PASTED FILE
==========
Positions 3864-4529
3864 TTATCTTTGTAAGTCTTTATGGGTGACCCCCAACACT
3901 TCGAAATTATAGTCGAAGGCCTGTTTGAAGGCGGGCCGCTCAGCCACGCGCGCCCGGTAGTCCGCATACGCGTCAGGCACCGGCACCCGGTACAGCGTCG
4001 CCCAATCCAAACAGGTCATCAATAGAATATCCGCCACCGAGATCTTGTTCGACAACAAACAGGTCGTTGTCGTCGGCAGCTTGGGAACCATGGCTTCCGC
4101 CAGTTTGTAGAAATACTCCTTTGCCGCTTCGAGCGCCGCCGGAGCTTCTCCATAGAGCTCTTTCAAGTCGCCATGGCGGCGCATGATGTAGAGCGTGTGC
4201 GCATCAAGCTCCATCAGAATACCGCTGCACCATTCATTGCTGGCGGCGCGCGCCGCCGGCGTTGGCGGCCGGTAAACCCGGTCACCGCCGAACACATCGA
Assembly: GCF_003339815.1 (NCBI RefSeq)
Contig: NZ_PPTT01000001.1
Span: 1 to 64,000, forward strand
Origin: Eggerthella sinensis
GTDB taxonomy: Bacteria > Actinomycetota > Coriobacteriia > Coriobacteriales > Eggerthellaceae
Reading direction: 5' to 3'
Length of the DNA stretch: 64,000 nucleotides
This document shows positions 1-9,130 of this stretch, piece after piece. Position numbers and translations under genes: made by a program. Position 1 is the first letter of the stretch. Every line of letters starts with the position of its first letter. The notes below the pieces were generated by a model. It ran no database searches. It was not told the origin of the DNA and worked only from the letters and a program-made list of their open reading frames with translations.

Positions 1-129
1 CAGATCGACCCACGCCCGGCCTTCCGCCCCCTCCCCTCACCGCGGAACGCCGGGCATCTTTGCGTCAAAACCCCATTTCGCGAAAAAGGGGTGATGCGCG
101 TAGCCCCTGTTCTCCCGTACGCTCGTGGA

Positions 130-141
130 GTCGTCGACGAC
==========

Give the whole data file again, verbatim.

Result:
Positions 3864-4529
3864 TTATCTTTGTAAGTCTTTATGGGTGACCCCCAACACT
3901 TCGAAATTATAGTCGAAGGCCTGTTTGAAGGCGGGCCGCTCAGCCACGCGCGCCCGGTAGTCCGCATACGCGTCAGGCACCGGCACCCGGTACAGCGTCG
4001 CCCAATCCAAACAGGTCATCAATAGAATATCCGCCACCGAGATCTTGTTCGACAACAAACAGGTCGTTGTCGTCGGCAGCTTGGGAACCATGGCTTCCGC
4101 CAGTTTGTAGAAATACTCCTTTGCCGCTTCGAGCGCCGCCGGAGCTTCTCCATAGAGCTCTTTCAAGTCGCCATGGCGGCGCATGATGTAGAGCGTGTGC
4201 GCATCAAGCTCCATCAGAATACCGCTGCACCATTCATTGCTGGCGGCGCGCGCCGCCGGCGTTGGCGGCCGGTAAACCCGGTCACCGCCGAACACATCGA
Assembly: GCF_003339815.1 (NCBI RefSeq)
Contig: NZ_PPTT01000001.1
Span: 1 to 64,000, forward strand
Origin: Eggerthella sinensis
GTDB taxonomy: Bacteria > Actinomycetota > Coriobacteriia > Coriobacteriales > Eggerthellaceae
Reading direction: 5' to 3'
Length of the DNA stretch: 64,000 nucleotides
This document shows positions 1-9,130 of this stretch, piece after piece. Position numbers and translations under genes: made by a program. Position 1 is the first letter of the stretch. Every line of letters starts with the position of its first letter. The notes below the pieces were generated by a model. It ran no database searches. It was not told the origin of the DNA and worked only from the letters and a program-made list of their open reading frames with translations.

Positions 1-129
1 CAGATCGACCCACGCCCGGCCTTCCGCCCCCTCCCCTCACCGCGGAACGCCGGGCATCTTTGCGTCAAAACCCCATTTCGCGAAAAAGGGGTGATGCGCG
101 TAGCCCCTGTTCTCCCGTACGCTCGTGGA

Positions 130-141
130 GTCGTCGACGAC